Few, by comparison to the mass, are driven to fully act out their psychological shadow in the world. There is a fine balance between non-catastrophic and the catastrophic acting out of the shadow. Most people have a psychological profile which enables non-catastrophic shadow expression, however, we need only look around the world to see evidence of those whose psychological profile is such that its impact is catastrophic.
The evolution of the masses now needs to shift. We need to become conscious of, and responsible for, how we project our shadow-selves onto others and out into the world. For the majority, shadow projection is a way of life, and although mostly unconscious, the behavior that accompanies such is considered normal by the culture.
The psychological evolution of the masses now needs to shift. We need to become conscious of, and responsible for, how we project our psychological shadow onto others, and out into the world. For the majority, shadow projection is a way of life, and although mostly unconscious, the behavior that accompanies such is considered acceptable by the culture.
All the while our focus is fixed on what is outside of us, all the while we lament the harrowing stories reported on the news, and then, paradoxically, be entertained by the same subject matter as portrayed and glamorized on television and in films, we will continue to remain numb and blind to the true cause of the lack of peace in the world.
Lama Surya Das offered his wisdom to those who would listen when he asked the question,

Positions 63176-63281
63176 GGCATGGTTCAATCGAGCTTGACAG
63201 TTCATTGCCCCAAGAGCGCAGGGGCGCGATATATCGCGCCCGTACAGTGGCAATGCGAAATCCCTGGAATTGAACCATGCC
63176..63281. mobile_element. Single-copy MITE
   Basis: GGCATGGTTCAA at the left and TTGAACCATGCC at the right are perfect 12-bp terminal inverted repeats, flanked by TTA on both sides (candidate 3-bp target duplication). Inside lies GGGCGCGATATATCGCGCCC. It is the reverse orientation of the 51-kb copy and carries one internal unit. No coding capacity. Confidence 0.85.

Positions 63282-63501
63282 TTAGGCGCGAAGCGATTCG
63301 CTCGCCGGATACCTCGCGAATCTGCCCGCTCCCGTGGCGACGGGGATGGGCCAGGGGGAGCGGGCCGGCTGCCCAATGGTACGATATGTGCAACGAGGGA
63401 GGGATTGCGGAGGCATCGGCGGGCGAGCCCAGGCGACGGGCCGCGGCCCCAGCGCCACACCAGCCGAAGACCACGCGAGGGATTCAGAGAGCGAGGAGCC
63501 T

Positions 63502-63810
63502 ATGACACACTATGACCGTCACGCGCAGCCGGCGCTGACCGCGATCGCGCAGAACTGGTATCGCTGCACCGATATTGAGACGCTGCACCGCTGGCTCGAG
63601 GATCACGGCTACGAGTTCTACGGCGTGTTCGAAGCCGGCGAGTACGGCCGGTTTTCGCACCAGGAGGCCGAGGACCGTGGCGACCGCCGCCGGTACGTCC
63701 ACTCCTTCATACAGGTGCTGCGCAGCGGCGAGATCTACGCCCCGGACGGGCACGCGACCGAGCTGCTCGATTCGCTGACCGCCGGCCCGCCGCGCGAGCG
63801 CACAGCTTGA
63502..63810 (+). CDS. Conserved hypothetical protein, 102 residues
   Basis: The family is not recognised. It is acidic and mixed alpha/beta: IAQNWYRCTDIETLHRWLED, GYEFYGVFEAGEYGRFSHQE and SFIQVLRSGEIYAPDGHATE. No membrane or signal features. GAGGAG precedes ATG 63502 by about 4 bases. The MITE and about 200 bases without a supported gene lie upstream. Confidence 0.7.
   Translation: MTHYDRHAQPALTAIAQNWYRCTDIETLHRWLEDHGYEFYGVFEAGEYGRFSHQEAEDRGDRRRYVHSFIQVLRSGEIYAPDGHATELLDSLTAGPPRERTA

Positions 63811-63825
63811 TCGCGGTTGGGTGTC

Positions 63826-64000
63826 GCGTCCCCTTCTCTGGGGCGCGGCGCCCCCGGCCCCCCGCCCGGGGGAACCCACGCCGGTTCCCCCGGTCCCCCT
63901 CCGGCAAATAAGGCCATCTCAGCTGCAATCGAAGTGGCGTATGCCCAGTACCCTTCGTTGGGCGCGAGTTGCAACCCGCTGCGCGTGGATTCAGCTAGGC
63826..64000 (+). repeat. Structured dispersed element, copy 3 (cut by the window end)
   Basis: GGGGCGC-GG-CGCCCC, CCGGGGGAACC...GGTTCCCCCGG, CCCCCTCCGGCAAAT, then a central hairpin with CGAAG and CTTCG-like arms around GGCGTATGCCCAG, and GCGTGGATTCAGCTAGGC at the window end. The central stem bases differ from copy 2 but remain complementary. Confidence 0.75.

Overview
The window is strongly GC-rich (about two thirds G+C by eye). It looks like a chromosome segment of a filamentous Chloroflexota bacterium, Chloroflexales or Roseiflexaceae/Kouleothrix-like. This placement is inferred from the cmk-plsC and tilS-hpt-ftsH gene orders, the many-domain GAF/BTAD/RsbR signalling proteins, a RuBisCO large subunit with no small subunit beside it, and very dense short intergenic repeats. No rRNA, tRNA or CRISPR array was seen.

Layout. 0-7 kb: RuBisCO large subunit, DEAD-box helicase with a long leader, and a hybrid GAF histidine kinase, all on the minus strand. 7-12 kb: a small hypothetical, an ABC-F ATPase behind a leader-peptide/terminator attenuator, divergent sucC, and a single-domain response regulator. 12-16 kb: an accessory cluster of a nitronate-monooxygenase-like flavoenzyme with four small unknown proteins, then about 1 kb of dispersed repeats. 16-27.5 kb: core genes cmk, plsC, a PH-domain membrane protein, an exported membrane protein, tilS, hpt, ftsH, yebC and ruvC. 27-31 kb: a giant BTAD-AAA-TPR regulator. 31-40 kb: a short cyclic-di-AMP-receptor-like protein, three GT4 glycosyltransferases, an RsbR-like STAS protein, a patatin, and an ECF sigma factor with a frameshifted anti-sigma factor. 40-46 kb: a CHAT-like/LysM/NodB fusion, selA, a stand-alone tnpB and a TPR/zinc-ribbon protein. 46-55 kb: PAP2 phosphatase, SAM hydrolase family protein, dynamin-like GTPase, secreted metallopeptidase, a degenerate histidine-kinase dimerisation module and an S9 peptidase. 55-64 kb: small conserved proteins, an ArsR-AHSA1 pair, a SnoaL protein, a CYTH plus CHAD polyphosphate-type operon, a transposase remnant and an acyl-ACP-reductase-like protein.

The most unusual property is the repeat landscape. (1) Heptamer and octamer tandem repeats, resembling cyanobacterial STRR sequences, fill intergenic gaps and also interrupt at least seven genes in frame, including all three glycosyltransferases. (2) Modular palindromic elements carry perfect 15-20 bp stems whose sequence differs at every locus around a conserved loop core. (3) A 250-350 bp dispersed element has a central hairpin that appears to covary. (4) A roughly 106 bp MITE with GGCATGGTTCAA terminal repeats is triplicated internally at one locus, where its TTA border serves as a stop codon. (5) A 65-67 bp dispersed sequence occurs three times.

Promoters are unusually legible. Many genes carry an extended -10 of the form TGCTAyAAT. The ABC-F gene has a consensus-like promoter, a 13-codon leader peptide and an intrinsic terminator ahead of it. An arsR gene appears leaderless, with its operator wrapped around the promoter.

“What then is most truly transformative? Is it merely a matter of changing one’s clothes or hairstyle, or joining up with some group that hopes its message will change the world? Could it be simply a matter of receiving the ultimate mantra or initiation; learning to perform the proper rite or ritual; finding out how to meditate; doing yoga, praying, breathing, chanting, having cosmic sex; going to the Himalayas, Jerusalem, Mecca, Machu Picchu, Mount Kailash, Mount Shasta; or meeting the right guru? I don’t think so. Or, is it not most transformative, most earthshaking, to pierce the veils of self-deception and illusion, and crack the eggshell of ignorance, to most intimately encounter oneself? Through honest self-inquiry and no-holds-barred meditative introspection over a sustained period of time, one can take apart and deconstruct the hut that ego built, thus entering the mansion of Authentic Being.”
(The Buddha Within).
Without psychological exploration with its accompanying healing and integration of the human shadow, humanity will continue to project both individual and collective shadow onto others, and into the environment, thus reinforcing the turmoil and crisis state that the world is in.
The global shadow is our shadow – it is representative of anyone who has not looked within for the purpose of psychological healing and integration.
For a positive and sustainable world shift to occur, we must attain a positive and significant inner-world shift. This is the only way to establish lasting world peace. Inner peace equates to world peace.